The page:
- Continue reaching out to new investors to establish connections and set the stage for post-crisis emergence.
- Expect to be flexible on terms, especially valuations and dilution. Terms are also likely to be more favorable to investors. If your business is ultimately worth what you think it is, in the long run you’ll achieve that valuation. Right now, check your ego: The priority is to keep your eye on a sustainable business model so you’re still in business to achieve that valuation and exit. That said, a good business is a good business and an investor will recognize this."
VMG Partners: The right brands will continue to find capital
Wayne Wu, managing director at VMG Partners - which has invested in scores of successful consumer brands from Health Warrior and Spindrift to Daily Harvest – said: “Uncertainty generally crushes equity and debt markets because of the fear of the unknown, but even in uncertain and challenging times there will be a cohort of investors and lenders that continue to support companies and entrepreneurs.
“VMG was set up just before the financial crisis; we were very much in business then and are very much in business now and will continue to support brands and companies.”
He added: “The right brands will continue to find capital, but will there be challenges for some brands to find equity and debt before people figure out where the bottom of the market? Inevitably yes, it’s harder to find [capital] today than it was a month ago, but it’s still available for those that are highly qualified.”
Team, supply chain, liquidity
In conversations with industry partners and contacts, said Wu, “We put things into three buckets: team [employee safety, navigating governmental support programs, etc]; supply chain [procurement, inventory planning, business continuity planning], and liquidity [thinking through banking relationships, etc].
“And if you were hoping that 2020 was going to be a breakout year [for picking up brick & mortar accounts] then focusing on online for now is a great way of weathering the storm.”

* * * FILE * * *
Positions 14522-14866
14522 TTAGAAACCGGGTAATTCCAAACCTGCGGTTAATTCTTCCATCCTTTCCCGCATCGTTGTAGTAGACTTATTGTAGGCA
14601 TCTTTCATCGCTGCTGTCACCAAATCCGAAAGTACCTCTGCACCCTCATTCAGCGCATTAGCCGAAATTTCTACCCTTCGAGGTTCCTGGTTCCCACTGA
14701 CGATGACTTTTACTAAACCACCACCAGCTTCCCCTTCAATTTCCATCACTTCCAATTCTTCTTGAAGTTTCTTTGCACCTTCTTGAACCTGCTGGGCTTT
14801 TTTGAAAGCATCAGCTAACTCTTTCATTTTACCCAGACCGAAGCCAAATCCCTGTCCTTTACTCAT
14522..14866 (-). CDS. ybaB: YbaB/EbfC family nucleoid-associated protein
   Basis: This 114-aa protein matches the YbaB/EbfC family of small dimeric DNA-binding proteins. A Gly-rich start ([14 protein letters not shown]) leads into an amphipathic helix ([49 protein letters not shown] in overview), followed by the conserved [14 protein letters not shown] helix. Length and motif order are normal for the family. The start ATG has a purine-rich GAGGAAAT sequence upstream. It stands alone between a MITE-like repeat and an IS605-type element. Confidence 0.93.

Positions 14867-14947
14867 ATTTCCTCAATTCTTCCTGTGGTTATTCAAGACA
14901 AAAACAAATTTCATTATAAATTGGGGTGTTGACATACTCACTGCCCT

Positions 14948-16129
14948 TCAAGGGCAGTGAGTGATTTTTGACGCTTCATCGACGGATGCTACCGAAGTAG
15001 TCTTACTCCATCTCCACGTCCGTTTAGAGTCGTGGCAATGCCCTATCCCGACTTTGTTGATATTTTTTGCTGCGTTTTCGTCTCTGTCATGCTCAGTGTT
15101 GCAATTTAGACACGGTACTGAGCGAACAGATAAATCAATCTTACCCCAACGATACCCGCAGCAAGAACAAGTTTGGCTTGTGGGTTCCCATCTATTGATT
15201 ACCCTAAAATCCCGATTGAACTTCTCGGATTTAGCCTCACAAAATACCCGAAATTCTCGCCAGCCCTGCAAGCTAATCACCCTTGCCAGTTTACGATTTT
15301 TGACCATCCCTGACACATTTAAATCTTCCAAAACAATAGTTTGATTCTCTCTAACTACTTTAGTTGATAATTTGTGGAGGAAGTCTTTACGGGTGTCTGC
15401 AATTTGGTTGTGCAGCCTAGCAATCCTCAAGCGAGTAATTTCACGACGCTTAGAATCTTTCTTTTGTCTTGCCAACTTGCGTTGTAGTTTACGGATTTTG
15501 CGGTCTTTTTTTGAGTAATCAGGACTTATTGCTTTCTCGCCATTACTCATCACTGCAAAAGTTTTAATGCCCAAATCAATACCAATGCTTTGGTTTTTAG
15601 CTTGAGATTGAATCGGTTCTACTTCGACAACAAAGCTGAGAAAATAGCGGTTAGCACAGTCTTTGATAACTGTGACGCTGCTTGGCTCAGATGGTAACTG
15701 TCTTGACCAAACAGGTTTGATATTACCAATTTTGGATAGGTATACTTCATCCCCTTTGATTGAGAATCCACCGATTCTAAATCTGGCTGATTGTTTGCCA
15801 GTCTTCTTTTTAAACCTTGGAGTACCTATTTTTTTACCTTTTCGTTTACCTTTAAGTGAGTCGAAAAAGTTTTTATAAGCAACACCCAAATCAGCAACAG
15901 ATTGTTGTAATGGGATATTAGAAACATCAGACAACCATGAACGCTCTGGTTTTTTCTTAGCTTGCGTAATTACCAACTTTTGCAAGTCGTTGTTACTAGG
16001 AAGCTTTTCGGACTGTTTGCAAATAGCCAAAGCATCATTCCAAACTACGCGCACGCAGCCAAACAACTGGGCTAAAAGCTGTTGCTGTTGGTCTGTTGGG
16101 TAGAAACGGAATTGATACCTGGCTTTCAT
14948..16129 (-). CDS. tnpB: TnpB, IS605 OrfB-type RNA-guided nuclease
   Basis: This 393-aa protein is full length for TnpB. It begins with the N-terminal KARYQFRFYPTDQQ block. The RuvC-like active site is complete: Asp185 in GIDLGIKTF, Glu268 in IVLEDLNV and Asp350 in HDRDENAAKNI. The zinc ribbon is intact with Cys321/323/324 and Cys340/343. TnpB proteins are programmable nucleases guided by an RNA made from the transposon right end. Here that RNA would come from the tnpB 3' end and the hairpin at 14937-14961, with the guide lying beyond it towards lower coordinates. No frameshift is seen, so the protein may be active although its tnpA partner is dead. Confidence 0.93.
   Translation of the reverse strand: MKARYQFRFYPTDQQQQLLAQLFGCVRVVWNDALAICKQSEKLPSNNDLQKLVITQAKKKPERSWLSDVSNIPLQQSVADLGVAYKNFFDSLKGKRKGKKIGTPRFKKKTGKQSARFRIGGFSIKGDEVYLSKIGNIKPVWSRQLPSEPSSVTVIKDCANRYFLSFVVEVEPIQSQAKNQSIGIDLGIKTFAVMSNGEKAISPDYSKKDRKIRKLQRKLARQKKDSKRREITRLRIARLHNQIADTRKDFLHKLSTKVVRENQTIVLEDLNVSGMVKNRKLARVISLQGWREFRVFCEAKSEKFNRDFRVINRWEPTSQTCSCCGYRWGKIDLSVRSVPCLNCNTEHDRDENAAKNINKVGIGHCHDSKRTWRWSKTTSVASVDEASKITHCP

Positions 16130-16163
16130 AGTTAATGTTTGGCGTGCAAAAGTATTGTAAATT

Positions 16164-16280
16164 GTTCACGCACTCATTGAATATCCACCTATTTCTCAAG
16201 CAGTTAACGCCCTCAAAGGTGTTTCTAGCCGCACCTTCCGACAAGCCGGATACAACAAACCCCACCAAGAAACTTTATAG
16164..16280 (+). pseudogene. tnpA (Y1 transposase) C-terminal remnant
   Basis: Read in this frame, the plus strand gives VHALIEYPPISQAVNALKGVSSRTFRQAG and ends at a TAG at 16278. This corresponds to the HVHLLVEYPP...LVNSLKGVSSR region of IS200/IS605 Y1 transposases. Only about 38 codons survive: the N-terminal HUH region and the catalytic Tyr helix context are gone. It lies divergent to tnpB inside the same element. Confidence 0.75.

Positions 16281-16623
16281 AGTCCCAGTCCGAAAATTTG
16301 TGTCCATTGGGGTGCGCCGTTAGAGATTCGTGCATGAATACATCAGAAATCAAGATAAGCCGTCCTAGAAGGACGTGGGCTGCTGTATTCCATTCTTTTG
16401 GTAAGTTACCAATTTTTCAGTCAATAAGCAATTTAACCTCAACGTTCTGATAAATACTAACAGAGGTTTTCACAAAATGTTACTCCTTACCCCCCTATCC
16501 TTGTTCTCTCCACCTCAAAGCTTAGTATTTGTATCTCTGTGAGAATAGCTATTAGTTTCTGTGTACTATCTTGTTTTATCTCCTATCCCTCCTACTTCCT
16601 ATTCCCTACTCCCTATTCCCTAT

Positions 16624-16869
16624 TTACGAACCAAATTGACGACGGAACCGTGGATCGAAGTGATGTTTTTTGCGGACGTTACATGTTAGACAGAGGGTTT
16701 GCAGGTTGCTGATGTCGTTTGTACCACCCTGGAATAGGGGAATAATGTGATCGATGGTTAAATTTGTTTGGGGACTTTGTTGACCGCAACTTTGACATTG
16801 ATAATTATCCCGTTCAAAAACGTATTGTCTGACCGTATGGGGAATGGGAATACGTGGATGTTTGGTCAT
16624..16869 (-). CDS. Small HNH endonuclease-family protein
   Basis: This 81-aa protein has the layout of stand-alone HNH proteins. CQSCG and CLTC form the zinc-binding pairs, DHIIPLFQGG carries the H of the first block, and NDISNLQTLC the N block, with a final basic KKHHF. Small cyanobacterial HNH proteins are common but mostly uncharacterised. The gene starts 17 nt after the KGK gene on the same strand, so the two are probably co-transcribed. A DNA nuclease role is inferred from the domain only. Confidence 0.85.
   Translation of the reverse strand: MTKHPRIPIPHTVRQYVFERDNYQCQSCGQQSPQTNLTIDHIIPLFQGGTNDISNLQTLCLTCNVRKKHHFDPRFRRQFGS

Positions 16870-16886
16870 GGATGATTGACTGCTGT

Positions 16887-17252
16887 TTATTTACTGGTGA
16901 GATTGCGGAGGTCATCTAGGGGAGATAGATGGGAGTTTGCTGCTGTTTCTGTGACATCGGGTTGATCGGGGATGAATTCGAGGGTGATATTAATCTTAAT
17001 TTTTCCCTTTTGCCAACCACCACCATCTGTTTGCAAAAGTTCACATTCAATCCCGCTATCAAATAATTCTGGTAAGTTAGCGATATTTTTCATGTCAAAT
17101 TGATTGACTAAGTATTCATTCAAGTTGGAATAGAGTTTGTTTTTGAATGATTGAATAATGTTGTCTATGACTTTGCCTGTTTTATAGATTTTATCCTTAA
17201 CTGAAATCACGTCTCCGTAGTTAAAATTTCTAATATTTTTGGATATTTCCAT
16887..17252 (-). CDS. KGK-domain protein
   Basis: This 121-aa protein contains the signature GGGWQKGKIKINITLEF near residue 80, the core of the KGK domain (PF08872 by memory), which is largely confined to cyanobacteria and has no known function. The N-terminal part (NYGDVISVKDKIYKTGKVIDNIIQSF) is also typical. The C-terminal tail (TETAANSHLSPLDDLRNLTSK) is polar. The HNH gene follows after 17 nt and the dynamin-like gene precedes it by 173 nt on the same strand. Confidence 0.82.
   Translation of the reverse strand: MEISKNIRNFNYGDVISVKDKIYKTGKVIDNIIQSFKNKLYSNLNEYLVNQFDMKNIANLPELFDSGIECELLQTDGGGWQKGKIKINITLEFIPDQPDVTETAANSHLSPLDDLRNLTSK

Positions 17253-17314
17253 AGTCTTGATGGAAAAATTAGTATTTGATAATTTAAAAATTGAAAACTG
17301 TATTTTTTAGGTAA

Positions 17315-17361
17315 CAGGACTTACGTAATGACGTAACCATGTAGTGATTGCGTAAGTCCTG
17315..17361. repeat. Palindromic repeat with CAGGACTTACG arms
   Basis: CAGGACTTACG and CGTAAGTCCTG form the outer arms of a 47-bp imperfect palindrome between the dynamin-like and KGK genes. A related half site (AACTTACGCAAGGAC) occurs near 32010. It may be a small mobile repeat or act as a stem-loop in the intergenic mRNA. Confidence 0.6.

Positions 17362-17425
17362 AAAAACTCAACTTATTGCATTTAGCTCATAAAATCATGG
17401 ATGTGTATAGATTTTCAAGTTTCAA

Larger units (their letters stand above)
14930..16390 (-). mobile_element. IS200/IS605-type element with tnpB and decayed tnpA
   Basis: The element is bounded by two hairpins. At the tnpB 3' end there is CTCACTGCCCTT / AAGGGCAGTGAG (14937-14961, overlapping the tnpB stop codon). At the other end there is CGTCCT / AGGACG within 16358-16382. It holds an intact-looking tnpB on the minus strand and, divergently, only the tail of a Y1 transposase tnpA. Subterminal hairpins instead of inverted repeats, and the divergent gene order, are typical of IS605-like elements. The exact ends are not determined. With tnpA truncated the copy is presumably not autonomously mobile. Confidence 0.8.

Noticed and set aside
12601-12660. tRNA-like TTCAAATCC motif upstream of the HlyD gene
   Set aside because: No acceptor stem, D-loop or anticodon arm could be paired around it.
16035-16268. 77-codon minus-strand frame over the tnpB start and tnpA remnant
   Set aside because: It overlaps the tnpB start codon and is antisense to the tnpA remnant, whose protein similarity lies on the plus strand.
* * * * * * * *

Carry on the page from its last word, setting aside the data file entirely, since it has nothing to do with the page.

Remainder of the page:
The power of Amazon
While most of Country Archer's premium meat snacks business is via bricks & mortar retail, said CEO Eugene Kang, the pandemic had “shown just how strong and powerful Amazon is.”
He added: “We might need to put more resources towards Amazon.”
‘I think you’ll see buyers rationalize their sets as consumers try and stretch their dollars’
As for new products, Kang already had commitments from two key retailers for a new zero sugar jerky line introduced at the beginning of the year, but acknowledged that many buyers are “still trying to figure this whole thing out” and are not focused on onboarding new brands and lines, although that could change if things calm down a little in stores.
“I think you’ll see buyers rationalize their sets as consumers try and stretch their dollars.”
As for its manufacturing set up, Country Archer – which uses co-packers but also has its own USDA inspected production facility - has more flexibility than many brands to build inventory to meet higher demand and ensure continuity [should the plant’s operations be disrupted down the road], but said there was no room for complacency.
“We can’t check people’s temperatures or test them [for COVID-19] before they come into work, but we’ve said to employees that if you’re not well, take advantage of our increased paid sick time and don’t come into work.”
While jerky is more expensive than salty snacks, it provides value as it is a high protein product, and as at-home food consumption is set for sustained growth as consumers stop eating out, demand for such products may well see a sustained uplift, although it’s hard to be sure how things will play out, he said.
“We’re also in line with the biggest brands [on price per ounce].”